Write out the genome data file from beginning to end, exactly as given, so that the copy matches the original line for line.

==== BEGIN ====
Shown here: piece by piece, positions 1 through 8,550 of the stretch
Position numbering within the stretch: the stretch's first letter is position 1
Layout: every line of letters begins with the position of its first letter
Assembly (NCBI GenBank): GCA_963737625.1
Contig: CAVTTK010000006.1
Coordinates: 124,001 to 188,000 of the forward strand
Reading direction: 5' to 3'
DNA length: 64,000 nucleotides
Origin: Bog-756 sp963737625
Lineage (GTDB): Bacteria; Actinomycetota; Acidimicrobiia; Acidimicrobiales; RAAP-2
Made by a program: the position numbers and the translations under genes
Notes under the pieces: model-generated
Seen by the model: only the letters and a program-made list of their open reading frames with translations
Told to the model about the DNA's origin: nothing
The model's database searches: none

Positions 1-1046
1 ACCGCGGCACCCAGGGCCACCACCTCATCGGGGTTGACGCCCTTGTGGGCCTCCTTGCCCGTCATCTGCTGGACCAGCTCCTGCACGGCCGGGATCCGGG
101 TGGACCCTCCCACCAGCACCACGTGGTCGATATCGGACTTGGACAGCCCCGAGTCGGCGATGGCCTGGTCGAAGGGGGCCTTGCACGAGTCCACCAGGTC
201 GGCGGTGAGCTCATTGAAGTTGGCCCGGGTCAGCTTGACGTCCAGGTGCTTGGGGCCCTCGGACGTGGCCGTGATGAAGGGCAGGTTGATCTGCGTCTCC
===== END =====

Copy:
Shown here: piece by piece, positions 1 through 8,550 of the stretch
Position numbering within the stretch: the stretch's first letter is position 1
Layout: every line of letters begins with the position of its first letter
Assembly (NCBI GenBank): GCA_963737625.1
Contig: CAVTTK010000006.1
Coordinates: 124,001 to 188,000 of the forward strand
Reading direction: 5' to 3'
DNA length: 64,000 nucleotides
Origin: Bog-756 sp963737625
Lineage (GTDB): Bacteria; Actinomycetota; Acidimicrobiia; Acidimicrobiales; RAAP-2
Made by a program: the position numbers and the translations under genes
Notes under the pieces: model-generated
Seen by the model: only the letters and a program-made list of their open reading frames with translations
Told to the model about the DNA's origin: nothing
The model's database searches: none

Positions 1-1046
1 ACCGCGGCACCCAGGGCCACCACCTCATCGGGGTTGACGCCCTTGTGGGCCTCCTTGCCCGTCATCTGCTGGACCAGCTCCTGCACGGCCGGGATCCGGG
101 TGGACCCTCCCACCAGCACCACGTGGTCGATATCGGACTTGGACAGCCCCGAGTCGGCGATGGCCTGGTCGAAGGGGGCCTTGCACGAGTCCACCAGGTC
201 GGCGGTGAGCTCATTGAAGTTGGCCCGGGTCAGCTTGACGTCCAGGTGCTTGGGGCCCTCGGACGTGGCCGTGATGAAGGGCAGGTTGATCTGCGTCTCC